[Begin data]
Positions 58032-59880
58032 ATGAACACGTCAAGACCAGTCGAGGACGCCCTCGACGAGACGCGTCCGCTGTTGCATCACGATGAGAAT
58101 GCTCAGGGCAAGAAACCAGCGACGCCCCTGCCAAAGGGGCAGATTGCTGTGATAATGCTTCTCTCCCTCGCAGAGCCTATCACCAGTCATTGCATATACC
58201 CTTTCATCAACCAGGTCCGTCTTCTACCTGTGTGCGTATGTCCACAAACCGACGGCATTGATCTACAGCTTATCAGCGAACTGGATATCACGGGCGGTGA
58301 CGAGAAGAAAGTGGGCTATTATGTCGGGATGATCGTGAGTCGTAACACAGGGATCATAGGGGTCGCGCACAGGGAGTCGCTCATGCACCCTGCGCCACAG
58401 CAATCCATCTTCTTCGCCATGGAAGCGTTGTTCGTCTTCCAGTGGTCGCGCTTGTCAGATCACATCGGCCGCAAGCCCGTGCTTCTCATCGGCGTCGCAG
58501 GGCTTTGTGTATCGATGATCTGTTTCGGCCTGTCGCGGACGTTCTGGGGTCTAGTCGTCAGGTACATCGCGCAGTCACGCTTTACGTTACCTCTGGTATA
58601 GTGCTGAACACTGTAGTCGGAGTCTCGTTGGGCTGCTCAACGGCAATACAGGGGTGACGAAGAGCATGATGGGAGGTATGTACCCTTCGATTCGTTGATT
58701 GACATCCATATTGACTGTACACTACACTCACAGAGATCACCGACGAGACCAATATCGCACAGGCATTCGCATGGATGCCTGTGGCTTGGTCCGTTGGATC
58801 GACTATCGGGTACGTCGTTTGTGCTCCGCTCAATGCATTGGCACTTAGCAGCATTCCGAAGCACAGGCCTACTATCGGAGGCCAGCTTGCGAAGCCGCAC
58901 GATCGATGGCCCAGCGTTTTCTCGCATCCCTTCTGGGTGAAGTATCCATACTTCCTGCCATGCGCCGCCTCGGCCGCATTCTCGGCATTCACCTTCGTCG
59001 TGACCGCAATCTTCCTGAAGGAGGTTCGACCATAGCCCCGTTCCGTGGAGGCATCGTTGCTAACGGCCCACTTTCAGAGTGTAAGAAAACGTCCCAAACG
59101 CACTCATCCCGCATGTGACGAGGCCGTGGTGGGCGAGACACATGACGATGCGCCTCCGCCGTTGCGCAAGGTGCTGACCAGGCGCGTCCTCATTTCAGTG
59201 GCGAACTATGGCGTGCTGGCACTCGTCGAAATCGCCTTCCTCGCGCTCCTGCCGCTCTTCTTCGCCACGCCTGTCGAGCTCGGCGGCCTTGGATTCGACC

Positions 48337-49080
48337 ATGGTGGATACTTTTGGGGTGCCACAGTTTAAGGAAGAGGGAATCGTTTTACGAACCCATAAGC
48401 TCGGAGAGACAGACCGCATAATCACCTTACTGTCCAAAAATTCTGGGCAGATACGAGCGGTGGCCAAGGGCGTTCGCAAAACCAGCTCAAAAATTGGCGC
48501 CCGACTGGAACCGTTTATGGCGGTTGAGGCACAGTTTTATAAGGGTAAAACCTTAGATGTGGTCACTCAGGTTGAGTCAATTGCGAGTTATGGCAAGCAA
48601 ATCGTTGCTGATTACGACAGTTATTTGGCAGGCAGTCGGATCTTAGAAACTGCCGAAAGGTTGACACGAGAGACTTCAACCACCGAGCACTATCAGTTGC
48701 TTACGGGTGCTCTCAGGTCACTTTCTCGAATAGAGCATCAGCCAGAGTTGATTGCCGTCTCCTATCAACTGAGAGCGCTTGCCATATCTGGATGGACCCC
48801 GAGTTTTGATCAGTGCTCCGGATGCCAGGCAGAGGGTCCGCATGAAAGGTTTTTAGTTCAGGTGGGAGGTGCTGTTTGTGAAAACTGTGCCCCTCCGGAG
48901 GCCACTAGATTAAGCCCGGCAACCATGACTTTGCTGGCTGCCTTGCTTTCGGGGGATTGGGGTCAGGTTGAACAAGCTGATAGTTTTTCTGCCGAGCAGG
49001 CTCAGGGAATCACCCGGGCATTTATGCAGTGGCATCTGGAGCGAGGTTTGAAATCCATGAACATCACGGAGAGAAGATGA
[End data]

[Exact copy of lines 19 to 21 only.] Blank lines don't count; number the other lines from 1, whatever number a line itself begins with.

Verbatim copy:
48601 ATCGTTGCTGATTACGACAGTTATTTGGCAGGCAGTCGGATCTTAGAAACTGCCGAAAGGTTGACACGAGAGACTTCAACCACCGAGCACTATCAGTTGC
48701 TTACGGGTGCTCTCAGGTCACTTTCTCGAATAGAGCATCAGCCAGAGTTGATTGCCGTCTCCTATCAACTGAGAGCGCTTGCCATATCTGGATGGACCCC
48801 GAGTTTTGATCAGTGCTCCGGATGCCAGGCAGAGGGTCCGCATGAAAGGTTTTTAGTTCAGGTGGGAGGTGCTGTTTGTGAAAACTGTGCCCCTCCGGAG